2015 GSA Annual Meeting in Baltimore, Maryland, USA (1-4 November 2015)

Paper No. 28-39
Presentation Time: 9:00 AM-5:30 PM


SUN, Hongbing, PANUCCIO, Elaine and SARWAR, Muhammad, Geological, Environmental, and Marine Sciences (GEMS), Rider University, 2083 Lawrenceville Road, Lawrenceville, NJ 08648, hsun@rider.edu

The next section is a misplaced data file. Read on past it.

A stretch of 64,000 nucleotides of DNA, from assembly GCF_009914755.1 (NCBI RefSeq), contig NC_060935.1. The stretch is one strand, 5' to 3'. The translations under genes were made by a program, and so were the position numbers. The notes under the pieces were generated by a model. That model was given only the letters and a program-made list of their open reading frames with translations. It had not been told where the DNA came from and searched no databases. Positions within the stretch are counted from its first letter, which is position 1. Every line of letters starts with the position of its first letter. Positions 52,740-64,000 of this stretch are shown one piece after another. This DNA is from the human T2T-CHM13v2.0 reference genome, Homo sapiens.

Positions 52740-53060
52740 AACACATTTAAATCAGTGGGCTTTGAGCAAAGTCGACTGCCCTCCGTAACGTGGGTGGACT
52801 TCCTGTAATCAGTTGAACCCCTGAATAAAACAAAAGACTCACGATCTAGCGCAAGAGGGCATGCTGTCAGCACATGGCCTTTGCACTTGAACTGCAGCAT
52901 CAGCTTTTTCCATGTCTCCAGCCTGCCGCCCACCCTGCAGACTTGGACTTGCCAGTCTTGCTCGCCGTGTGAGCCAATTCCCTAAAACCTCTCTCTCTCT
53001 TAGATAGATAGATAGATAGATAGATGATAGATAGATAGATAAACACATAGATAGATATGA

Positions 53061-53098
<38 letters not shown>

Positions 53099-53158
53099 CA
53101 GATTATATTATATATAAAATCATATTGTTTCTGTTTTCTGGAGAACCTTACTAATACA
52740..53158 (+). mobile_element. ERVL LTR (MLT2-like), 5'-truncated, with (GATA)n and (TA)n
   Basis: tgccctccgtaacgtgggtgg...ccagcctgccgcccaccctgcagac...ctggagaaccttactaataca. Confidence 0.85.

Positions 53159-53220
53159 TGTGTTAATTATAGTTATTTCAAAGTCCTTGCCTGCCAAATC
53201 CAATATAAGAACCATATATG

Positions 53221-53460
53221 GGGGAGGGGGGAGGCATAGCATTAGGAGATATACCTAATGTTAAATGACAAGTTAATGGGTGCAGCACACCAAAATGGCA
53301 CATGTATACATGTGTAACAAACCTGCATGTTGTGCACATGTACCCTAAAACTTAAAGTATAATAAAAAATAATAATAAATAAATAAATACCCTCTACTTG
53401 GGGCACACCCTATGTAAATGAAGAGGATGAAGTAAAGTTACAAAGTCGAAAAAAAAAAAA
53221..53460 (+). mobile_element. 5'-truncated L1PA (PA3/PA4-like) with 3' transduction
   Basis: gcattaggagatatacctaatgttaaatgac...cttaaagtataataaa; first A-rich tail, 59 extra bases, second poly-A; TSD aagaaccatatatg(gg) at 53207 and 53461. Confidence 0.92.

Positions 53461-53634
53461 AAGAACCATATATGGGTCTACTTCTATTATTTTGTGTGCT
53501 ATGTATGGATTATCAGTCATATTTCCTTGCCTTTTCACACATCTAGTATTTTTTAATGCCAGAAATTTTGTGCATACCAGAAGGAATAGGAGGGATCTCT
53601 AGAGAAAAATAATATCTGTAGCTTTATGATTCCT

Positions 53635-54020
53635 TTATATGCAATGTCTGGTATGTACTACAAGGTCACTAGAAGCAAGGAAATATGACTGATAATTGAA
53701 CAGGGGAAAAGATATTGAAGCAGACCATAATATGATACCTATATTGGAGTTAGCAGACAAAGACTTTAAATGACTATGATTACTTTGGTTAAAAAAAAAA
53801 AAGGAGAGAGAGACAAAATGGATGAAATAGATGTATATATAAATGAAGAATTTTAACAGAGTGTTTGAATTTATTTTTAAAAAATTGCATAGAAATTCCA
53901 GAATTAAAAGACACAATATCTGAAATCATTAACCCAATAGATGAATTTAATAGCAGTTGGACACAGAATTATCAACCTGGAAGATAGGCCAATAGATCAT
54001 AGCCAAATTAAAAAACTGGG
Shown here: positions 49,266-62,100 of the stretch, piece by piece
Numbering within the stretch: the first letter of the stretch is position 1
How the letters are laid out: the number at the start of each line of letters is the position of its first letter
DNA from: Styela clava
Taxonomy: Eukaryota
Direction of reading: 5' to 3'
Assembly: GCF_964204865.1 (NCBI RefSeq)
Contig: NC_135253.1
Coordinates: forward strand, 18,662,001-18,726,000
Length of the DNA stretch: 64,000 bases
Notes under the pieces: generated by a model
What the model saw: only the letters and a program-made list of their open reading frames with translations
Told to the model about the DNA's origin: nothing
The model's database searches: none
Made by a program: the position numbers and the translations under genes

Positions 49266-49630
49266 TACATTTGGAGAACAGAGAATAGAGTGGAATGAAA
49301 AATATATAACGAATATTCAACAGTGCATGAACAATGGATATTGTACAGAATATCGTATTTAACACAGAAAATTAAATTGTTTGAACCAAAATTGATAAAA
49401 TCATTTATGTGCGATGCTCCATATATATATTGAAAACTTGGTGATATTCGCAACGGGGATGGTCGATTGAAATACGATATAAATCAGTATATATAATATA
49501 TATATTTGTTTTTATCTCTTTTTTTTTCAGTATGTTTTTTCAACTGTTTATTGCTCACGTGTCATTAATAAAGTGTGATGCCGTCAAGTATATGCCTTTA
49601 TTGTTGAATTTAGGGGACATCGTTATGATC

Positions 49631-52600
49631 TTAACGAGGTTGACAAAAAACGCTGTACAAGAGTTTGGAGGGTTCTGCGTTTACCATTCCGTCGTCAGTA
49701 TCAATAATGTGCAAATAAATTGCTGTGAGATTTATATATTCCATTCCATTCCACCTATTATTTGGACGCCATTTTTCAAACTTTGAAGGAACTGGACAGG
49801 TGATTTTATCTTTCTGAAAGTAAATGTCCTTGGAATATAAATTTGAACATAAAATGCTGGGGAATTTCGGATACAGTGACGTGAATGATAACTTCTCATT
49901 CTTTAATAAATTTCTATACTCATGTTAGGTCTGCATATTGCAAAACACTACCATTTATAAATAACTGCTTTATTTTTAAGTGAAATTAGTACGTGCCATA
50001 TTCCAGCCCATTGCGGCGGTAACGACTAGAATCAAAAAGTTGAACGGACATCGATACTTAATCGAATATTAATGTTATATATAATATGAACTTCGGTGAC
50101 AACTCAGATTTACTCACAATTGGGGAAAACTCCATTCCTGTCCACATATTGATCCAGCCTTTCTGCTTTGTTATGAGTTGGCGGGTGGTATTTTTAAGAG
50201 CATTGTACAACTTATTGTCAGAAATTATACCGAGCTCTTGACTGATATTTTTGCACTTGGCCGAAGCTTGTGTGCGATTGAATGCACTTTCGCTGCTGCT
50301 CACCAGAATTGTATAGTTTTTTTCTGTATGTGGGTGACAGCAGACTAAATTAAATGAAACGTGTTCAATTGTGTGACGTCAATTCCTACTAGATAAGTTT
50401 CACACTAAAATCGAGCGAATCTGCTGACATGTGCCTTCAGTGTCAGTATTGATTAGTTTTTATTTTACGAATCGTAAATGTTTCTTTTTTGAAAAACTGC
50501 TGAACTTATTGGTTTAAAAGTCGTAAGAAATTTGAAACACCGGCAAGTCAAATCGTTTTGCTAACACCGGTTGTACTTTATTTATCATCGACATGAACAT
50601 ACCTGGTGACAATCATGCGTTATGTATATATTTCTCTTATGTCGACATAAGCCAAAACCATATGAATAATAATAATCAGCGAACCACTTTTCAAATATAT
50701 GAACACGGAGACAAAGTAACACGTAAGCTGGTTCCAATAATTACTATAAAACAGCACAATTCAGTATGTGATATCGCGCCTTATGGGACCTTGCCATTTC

Soil arsenic (As) sequestration experiments revealed that pyrite, iron sulfate, and zero valent iron are all effective at removing As from soil water. The total amount of As collected in the leachate of the control column with no sequestering iron agents added was at least 5 times more than those from columns with sequestering iron agents added. In addition, iron sulfate seems to be more effective than the other two iron agents because of the sulfate reduction and adsorption. Powdered arsenopyrite was used as the As source material in the columns. The individual experimental column has a diameter of 5.08 cm (2 inch) and height of 30.5 cm and each was filled with approximately 480 grams of dried loamy soil. Approximately one gram of arsenopyrite layer was laid above the 100 grams of dried loamy soil layer, with another 380 grams of dried soil layer on top in the control column. In the iron agent added columns, 5 grams of powdered pyrite, iron sulfate, and zero valent iron were mixed with 200 grams of soil each before they were added and placed above the one gram arsenopyrite layer. Each soil column was flushed with distilled water (daily in the 1st week and less frequent later for a 6-week period) at volumes varied from 50 to 350 ml, average ~250 ml, depending on the flow rate. Among the above four columns, flow rate in the iron sulfate column was the slowest. For the emulsified nano-zero valent iron (NZVI) column (the 5th column), the flow rate was slowed to a stalemate initially. A different setup had to be built with a gravity drain head and arsenopyrite layer near the top of the column for the NZVI study. As and relevant elements concentrations in leachates were measured by ICP. For the iron sulfate column, sulfate reduction changes the As5+ to As3+ and increases the adsorption and co-precipitation of As. For the pyrite column, pyrite adsorbs As and co-precipitates As into its crystal structure. Zero valent iron removes As from soil solution by the reduction of Fe0, by oxidation-copreciptation, and adsorption of its oxidized iron shell. Our experiments suggest that field sequestration of As may be conducted using either pyrite, iron sulfate or zero valent iron, preferable iron sulfate when the aquifer is permeable. However, a large pressure may need to be applied if the NZVI is used.